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Daytona engine rebuild - how many HPs would you expect?

Discussion in 'Vintage (thru 365 GTC4)' started by Italian Tuneup, May 6, 2020.

  1. Italian Tuneup

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    My Daytona engine is in the process of a complete rebuild. At the end it will be bench tested.

    Everything has been made to original specification. No high compression pistons or hotter cams.

    It´s a euro spec engine.

    How many HPs would you expect?
     
  2. Smiles

    Smiles Moderator
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    9.3:1 compression ratio?

    No more than 350 bhp.

    Matt
     
  3. Italian Tuneup

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    Yes standard compression but with forged pistons and new rods.
     
  4. Smiles

    Smiles Moderator
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    Neither gets you more horsepower.

    Matt
     
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  5. gcalex

    gcalex Karting

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    If we are talking about a bench dyno, I've seen a curve (claimed "stock", but possibly jetted in some way) that went into the 370 range, but dynos are notoriously variable, so I would not get too hung-up on the exact figure.

    Did they dyno the engine before they tore it apart? That comparison would be the real thing that would be telling..

    If not, perhaps they have some curves of other engines that they have done, so that you could see that things were at least typical for their shop.
     
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  6. Smiles

    Smiles Moderator
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    Although there was a reason for rebuilding the thing.

    Matt
     
  7. gcalex

    gcalex Karting

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    Well, yes, if it had failed in some big way, then yeah, "before" might not be so interesting... :)
     
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  8. Italian Tuneup

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    Yes they have a bench dyno with a separate control room (don´t know the correct english term for this setup)

    They did and do a lot of vintage Ferrari engines and will not rebuild your engine without testing on a dyno. So they have a lot of curves from stock and race Ferrari engines.
     
  9. TTR

    TTR Formula 3
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    Stefan, IIRC, pre-rebuild dyno testing was not a reasonable option in your case...

    ... besides, the HP/Torque will be whatever it is and probably sufficient.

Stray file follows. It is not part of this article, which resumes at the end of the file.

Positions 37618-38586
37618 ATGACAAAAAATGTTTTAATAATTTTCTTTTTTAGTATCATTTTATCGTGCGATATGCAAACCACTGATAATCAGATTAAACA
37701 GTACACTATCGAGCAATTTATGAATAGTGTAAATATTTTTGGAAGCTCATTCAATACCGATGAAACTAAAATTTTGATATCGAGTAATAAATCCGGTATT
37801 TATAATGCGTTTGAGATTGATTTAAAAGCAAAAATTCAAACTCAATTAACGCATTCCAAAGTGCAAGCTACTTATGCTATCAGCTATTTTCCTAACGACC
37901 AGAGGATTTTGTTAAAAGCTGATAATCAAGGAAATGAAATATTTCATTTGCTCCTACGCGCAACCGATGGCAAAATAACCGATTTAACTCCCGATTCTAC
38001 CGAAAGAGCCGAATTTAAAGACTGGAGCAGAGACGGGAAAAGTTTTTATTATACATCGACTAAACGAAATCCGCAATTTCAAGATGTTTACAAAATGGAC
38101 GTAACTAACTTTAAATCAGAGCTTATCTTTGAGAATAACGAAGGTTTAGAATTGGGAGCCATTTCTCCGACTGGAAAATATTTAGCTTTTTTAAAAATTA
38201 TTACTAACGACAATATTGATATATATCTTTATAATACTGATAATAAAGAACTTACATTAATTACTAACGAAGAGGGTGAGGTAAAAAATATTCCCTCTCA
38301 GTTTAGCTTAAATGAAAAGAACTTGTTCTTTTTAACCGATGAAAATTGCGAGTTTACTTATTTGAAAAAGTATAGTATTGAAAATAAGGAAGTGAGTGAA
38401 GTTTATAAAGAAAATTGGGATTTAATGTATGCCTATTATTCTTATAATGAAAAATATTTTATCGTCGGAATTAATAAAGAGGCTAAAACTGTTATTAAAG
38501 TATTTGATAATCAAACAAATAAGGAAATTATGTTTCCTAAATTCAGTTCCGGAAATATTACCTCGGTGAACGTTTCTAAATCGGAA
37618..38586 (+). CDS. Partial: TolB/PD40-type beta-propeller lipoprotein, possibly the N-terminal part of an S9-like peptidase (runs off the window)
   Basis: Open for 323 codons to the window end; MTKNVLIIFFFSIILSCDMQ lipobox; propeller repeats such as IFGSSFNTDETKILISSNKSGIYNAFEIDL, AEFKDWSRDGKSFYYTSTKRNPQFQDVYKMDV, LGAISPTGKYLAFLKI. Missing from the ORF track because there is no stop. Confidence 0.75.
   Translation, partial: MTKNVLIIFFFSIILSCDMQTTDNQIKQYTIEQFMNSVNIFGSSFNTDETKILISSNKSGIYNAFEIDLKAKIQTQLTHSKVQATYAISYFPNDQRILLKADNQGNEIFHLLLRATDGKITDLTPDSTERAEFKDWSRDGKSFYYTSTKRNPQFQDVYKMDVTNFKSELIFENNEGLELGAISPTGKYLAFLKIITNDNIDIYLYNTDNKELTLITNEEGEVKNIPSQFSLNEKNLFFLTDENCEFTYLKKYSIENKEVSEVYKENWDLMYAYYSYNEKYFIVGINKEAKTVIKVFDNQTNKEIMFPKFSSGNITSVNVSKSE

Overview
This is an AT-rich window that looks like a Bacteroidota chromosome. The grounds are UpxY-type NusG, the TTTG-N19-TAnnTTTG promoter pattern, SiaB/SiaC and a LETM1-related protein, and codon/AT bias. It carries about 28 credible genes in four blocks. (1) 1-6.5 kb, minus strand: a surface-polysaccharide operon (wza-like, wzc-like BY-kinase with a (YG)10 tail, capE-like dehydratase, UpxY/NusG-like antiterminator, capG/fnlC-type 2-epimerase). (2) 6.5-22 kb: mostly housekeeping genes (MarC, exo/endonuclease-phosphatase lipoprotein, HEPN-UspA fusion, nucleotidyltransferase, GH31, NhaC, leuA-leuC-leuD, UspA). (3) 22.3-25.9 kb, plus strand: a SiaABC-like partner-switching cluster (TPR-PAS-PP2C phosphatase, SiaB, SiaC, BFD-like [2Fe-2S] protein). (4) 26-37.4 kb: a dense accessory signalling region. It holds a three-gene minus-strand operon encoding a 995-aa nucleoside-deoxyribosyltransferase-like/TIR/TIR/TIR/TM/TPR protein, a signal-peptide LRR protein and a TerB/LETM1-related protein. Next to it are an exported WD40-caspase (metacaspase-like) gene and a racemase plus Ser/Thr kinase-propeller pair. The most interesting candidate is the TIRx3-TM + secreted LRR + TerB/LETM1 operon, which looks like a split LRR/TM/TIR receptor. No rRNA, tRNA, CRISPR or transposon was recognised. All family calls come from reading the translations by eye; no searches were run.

P.S. Would you mind sending me an email or PM about the discovery of "the cause" ?
     
  10. Edward 96GTS

    Edward 96GTS F1 Rookie
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    be sure to dyno with air filter box and air filter box off. there will be a difference.
    also suggest testing with premium fuel and again with 100 or 110 octane racing fuel.
     
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  11. westextifosi

    westextifosi Karting
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    How much difference would you expect to see using 110 race gas given 9.3:1 compression?
     
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  12. Edward 96GTS

    Edward 96GTS F1 Rookie
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    its not the comp ratio that matters, its the ethanol vs non ethanol. here in cali we only have 91 octane w/ 10% ethanol and 100/110 octane race fuel(non ethanol) as options.
     
  13. Wheels1

    Wheels1 F1 Rookie
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    Do you really want them to rev the nuts of your newly rebuilt engine? sure test it and run it in a little but I would give it 500 miles or more before revving it so much.
     
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  14. westextifosi

    westextifosi Karting
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  15. Edward 96GTS

    Edward 96GTS F1 Rookie
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    every good engine shop dynos a fresh engine.
    if it breaks let it break while in their hands. also good way to check for leaks.
     
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  16. gcalex

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    As noted already, it is probably better to have the engine spin a bearing while still in the shop... :)

    But also, doing a few dyno-pulls is also the best way to check/tune the set-up of the engine, and it is a lot easier to do that sort of thing on a bench dyno, than on a rolling road dyno...
     
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  17. DWR46

    DWR46 Formula 3